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Lighting Up The Night

The lights went on at 8:20 Monday night at Schreiber Field. While the mecca of Indiana high school baseball has sat quiet and empty this spring as a result of the COVID-19 pandemic shutdown, the diamond sparkled for 20 or so minutes as a tribute to the seniors who don't get to have their final season. "There's a lot more going on in the world, but we also want them to know that we haven't forgotten about them either and we're still thinking about them," La Porte coach Scott Upp said. Upp said his wife was scrolling through her Facebook page when she came upon a story about the Be The Light Movement. The idea originated in Texas and has quickly picked up momentum across the country as a way to recognize seniors who aren't getting the chance to play this spring.

Why 8:20? In military time, that is 2020. "We have to put them on a little earlier," Upp said. "It takes a little longer for the transformer to heat up." Schools have the option of turning the lights on once or all week. Upp plans to light the field each night all week. "It's not something they have to do," LP senior Logan Schroeder said. "Although it's a little thing, anything baseball related, with us not being able to play anymore, honestly, it means a lot. It's hard not being on the field, especially with the new grass growing in, but it's nice at least to just see it. I've talked with a few players and I'm willing to bet every senior will come out without having to ask them to be there." Logan, twin brother Mason and six other seniors gathered for a socially-distant group photo outside the fence behind home plate to commemorate the moment. "I think it's pretty cool," Mason Schroeder said. "It doesn't make up for not having a season, but we can't control that, so I'm happy we could at least do this. When I got the text, I thought about going out and playing catch one more time." Though there's not much Upp can do to fill the void for the seniors, he hopes the gestures are appreciated. "To be honest, the best way I can really say it is it's just really depressing," he said. "Some kids have worked so hard for however many months and they don't get the chance to put it on display to see if it works. You just miss the excitement, the emotion of getting a base hit to win a game. We've got kids who might be interested in going on to play baseball after high school and this makes it pretty tough. Again, you have to keep it perspective that there are more important things going on than high school baseball or any baseball. We can't put the kids in harm's way. That makes it a little easier." The next project will be a senior spotlight on Twitter, posting player biography information along with a picture. "We can't gather. We weren't 100 percent sure on the roster, so we couldn't get the senior banners they do on Lincolnway for us done," Upp said. "There's not a lot we can do or say, things that are out of our control, but we've got a couple things were still deciding on to try to recognize them." Outside of that, coaches like Upp are left with logistical issues like what to do with spikes and pants that had to be pre-ordered. "We can't have our fund raiser. We don't have a reserve for that," he said. "I'd feel horrible to return these things because the salesman's on commission, but what do we do with all the stuff? We can't keep it for next year. The sizes would be all screwed up. It's one of those things that people aren't privy to that we're concentrating on right now."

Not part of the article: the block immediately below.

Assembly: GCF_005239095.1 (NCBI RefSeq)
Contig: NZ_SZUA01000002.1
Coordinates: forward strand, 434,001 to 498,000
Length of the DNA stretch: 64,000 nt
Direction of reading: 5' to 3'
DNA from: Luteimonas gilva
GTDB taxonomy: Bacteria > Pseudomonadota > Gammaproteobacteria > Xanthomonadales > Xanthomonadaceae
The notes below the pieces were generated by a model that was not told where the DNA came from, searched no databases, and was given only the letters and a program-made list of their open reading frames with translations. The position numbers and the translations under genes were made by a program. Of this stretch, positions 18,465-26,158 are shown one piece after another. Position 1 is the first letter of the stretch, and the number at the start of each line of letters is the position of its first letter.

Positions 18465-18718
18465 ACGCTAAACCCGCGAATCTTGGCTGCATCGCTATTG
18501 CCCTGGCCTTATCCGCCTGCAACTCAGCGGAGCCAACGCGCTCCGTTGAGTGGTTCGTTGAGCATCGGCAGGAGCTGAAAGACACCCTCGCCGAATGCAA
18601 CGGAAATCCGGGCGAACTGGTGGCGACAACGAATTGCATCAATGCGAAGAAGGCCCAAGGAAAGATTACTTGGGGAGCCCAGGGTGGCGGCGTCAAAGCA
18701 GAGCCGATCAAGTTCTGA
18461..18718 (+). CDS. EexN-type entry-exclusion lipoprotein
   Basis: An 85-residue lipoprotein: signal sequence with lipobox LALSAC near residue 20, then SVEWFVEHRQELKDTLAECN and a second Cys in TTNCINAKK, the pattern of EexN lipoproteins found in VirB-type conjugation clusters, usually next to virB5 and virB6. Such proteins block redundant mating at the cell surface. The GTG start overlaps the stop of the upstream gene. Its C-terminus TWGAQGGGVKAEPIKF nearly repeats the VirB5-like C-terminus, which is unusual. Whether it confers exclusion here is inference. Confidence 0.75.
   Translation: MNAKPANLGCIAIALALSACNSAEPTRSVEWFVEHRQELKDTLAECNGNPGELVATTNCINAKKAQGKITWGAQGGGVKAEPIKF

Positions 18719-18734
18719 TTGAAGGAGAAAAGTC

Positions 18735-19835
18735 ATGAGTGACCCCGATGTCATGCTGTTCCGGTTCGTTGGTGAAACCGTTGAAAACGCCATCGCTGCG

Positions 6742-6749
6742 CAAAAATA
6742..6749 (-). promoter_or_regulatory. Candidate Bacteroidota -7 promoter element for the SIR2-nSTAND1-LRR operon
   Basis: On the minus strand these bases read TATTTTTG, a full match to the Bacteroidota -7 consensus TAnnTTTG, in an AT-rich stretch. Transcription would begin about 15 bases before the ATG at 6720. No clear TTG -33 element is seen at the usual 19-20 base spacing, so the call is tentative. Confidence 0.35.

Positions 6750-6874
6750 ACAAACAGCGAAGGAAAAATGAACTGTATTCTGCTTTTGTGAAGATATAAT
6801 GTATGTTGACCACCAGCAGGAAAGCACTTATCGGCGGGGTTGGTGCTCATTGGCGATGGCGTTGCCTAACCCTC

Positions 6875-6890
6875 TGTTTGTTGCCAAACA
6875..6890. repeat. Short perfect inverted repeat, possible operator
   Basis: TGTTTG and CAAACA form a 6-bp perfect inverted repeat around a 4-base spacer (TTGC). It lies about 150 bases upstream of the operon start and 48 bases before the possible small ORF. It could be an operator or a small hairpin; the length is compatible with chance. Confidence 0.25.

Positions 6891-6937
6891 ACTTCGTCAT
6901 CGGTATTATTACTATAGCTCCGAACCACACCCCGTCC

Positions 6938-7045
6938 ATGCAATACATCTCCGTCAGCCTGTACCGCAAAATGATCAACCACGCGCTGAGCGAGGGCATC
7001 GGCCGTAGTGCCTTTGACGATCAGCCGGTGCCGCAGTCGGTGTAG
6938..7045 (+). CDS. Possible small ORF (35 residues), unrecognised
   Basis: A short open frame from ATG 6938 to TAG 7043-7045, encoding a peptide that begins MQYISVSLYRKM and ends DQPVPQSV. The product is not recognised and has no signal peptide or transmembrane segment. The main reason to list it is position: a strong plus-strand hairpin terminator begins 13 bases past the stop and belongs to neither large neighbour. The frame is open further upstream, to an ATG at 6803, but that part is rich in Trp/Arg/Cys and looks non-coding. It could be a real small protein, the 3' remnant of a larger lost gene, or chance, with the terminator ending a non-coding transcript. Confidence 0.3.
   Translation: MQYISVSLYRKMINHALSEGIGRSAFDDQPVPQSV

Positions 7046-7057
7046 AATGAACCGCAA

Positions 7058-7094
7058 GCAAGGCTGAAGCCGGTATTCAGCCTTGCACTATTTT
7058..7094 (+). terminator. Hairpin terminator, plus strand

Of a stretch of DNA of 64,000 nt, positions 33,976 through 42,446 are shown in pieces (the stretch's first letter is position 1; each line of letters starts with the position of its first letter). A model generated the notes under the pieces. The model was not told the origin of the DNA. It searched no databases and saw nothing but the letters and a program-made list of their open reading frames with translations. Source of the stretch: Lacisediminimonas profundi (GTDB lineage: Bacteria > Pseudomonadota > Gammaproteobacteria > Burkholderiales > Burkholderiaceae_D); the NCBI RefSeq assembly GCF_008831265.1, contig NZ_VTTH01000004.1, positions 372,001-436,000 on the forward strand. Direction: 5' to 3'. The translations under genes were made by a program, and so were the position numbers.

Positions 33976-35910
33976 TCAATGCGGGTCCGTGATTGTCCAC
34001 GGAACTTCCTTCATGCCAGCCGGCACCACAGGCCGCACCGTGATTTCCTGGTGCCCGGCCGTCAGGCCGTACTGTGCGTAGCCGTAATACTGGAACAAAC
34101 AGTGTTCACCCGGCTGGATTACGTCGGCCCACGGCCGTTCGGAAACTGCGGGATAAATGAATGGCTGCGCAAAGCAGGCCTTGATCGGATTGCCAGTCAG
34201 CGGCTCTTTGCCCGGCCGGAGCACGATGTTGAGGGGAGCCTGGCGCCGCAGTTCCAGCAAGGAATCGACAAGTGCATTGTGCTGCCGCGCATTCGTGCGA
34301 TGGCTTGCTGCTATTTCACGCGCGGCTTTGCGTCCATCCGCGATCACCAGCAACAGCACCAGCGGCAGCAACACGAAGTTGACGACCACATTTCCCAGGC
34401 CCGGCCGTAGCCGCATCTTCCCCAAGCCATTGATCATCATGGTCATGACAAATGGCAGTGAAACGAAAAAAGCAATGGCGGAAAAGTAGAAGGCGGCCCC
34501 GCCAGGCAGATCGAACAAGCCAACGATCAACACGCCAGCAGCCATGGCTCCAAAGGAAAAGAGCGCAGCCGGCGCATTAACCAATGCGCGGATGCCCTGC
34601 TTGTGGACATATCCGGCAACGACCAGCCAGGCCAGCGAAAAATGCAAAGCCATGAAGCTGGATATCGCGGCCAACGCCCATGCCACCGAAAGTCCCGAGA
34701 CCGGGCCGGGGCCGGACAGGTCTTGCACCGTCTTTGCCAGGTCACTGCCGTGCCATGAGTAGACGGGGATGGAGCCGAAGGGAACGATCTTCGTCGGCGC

The lights at La Porte's Schreiber Field were turned on Monday night at 8:20 as the high school took part in the Be The Light Movement, a nation-wide effort to recognize the seniors who aren't getting to play their final prep season. The diamond will be illuminated for roughly 20 minutes during the same time frame each night this week.

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